Mark Halperin accusations: Former ABC employees insist the network knew about allegation

Several former ABC employees told Fox News Mark Halperin's alleged sexual misconduct and behavior toward women was widely known within the liberal organization and tolerated by management because of his access to the Clintons and Al Gore.

Former ABC correspondent Clarissa Ward tweeted Halperin's behavior "was an open secret" when she was with the network.

According to one source, Halperin was reported multiple times to ABC News management, including to then-ABC News President David Westin who is now an on-air host for Bloomberg News.

Westin denied our source's claim.

David Westin, President, ABC News, and journalisrs Peter Jennings, Ted Koppel and George Stepanopoulos (L-R) address reporters during a question and answer session as part of ABC 2004 Summer Press Tour in Los Angeles, California July 12, 2004.

David Westin, then president of ABC News; late journalist Peter Jennings, Ted Koppel and George Stephanopoulos during a 2004 event in Los Angeles.  (Reuters)

"During my time at ABC News, we vigorously pursued any allegation of sexual harassment involving our employees, investigating it promptly and taking action whenever warranted. No complaint, formal or informal, concerning his actions ever came to me," he told Fox News.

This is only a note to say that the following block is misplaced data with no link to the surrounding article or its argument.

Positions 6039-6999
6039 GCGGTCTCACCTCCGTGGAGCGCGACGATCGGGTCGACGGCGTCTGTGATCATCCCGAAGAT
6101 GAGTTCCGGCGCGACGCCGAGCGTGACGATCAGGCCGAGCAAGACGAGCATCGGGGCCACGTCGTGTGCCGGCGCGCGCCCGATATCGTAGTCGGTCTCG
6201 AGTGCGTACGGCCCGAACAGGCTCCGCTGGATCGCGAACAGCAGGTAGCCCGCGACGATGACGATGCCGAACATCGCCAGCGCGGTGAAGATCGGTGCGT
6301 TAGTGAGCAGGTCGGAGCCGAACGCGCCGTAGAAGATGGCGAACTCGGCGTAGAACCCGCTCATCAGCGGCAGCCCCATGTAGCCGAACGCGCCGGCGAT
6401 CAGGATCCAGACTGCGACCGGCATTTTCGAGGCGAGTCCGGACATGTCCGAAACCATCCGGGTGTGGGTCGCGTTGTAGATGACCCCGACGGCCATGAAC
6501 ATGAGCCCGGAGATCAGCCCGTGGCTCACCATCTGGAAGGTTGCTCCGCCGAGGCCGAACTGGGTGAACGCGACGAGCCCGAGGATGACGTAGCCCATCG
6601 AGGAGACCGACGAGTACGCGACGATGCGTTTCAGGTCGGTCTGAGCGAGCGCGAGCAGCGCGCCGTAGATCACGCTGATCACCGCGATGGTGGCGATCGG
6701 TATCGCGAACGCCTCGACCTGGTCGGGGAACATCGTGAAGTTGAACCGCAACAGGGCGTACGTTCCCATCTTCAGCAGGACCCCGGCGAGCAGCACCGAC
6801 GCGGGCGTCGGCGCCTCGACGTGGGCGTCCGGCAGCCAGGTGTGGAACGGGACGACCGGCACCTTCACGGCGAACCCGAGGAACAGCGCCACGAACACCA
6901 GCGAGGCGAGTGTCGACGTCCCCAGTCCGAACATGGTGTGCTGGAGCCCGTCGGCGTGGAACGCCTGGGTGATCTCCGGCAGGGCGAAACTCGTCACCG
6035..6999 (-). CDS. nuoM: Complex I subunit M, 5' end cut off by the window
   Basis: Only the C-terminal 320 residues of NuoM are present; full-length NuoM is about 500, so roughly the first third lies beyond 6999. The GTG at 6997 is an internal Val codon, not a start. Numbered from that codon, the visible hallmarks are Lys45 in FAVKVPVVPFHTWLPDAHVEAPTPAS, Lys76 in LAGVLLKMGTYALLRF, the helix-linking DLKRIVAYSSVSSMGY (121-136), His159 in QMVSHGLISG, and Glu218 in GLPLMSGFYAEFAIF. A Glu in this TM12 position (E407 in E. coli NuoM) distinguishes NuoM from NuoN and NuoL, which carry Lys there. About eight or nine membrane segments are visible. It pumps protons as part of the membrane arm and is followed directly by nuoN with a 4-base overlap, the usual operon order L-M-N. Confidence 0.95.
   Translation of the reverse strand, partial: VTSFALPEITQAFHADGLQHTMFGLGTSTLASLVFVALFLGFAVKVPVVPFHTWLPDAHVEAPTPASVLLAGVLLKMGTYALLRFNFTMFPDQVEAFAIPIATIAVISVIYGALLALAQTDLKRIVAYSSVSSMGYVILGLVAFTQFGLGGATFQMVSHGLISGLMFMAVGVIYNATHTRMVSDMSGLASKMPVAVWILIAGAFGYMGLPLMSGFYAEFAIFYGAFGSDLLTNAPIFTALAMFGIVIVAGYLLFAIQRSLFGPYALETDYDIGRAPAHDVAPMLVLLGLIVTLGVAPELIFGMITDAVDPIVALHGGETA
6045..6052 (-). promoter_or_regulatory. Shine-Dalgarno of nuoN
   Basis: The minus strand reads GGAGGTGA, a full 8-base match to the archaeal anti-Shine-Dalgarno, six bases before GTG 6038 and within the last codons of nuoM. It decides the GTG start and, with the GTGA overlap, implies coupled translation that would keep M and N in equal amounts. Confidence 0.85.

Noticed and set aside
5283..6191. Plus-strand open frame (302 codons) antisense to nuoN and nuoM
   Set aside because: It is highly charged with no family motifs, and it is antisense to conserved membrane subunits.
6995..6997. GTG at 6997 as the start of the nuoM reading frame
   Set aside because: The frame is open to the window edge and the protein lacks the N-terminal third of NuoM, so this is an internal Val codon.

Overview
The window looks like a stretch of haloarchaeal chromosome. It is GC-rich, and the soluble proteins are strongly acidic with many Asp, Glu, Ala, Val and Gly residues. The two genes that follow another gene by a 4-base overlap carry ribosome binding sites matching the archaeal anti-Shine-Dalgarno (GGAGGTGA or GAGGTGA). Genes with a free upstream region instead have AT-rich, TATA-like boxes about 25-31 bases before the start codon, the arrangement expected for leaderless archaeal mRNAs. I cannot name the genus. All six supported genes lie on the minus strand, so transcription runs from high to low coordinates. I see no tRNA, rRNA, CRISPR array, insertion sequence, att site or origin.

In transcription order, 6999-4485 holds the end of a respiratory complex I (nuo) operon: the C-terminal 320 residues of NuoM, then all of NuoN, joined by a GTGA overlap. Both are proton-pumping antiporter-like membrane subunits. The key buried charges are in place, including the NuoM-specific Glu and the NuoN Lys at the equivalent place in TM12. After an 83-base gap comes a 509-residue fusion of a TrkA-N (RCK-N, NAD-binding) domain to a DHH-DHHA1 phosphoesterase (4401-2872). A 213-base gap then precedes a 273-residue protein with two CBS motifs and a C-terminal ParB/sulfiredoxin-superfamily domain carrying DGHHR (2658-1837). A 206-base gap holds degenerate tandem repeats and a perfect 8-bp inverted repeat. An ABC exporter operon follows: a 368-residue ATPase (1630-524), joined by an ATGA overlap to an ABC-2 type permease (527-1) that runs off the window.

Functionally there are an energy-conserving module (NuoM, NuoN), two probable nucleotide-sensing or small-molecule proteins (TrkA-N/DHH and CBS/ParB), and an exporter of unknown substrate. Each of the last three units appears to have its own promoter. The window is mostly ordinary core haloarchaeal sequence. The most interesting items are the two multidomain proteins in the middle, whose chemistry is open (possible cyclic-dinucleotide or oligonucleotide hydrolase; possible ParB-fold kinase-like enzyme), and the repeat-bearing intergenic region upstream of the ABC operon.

Westin's current employer, Bloomberg, had no comment when reached by Fox News.

Halperin, who was most recently an NBC and MSNBC analyst, left both networks on Thursday after five women accused him of sexual harassment in a CNN report published Wednesday.

"Mark left ABC News over a decade ago, and no complaints were filed during his tenure," Walt Disney Company-owned ABC News said in a statement provided to CNN.

Complaints from five women, which were corroborated by others who did not personally experience the harassment, include allegations of Halperin grabbing a woman's breasts and pressing his clothed, erect penis against three of his co-workers.

Executive producers (from L to R) Mark Halperin, John Heilmann and Mark McKinnon of the Showtime program "The Circus" speak at the Television Critics Association Winter Press Tour in Pasadena, California, January 12, 2016.

Halperin, who was most recently an NBC and MSNBC analyst, left both networks on Oct. 26 after five women accused him of sexual harassment in a CNN report.  (Reuters)

The "Morning Joe" regular admitted to CNN Wednesday night that his conduct was inappropriate.

"During this period, I did pursue relationships with women that I worked with, including some junior to me," Halperin told CNN. "I now understand from these accounts that my behavior was inappropriate and caused others pain. For that, I am deeply sorry and I apologize. Under the circumstances, I'm going to take a step back from my day-to-day work while I properly deal with this situation."

You can find Sasha Savitsky on Twitter @SashaFB.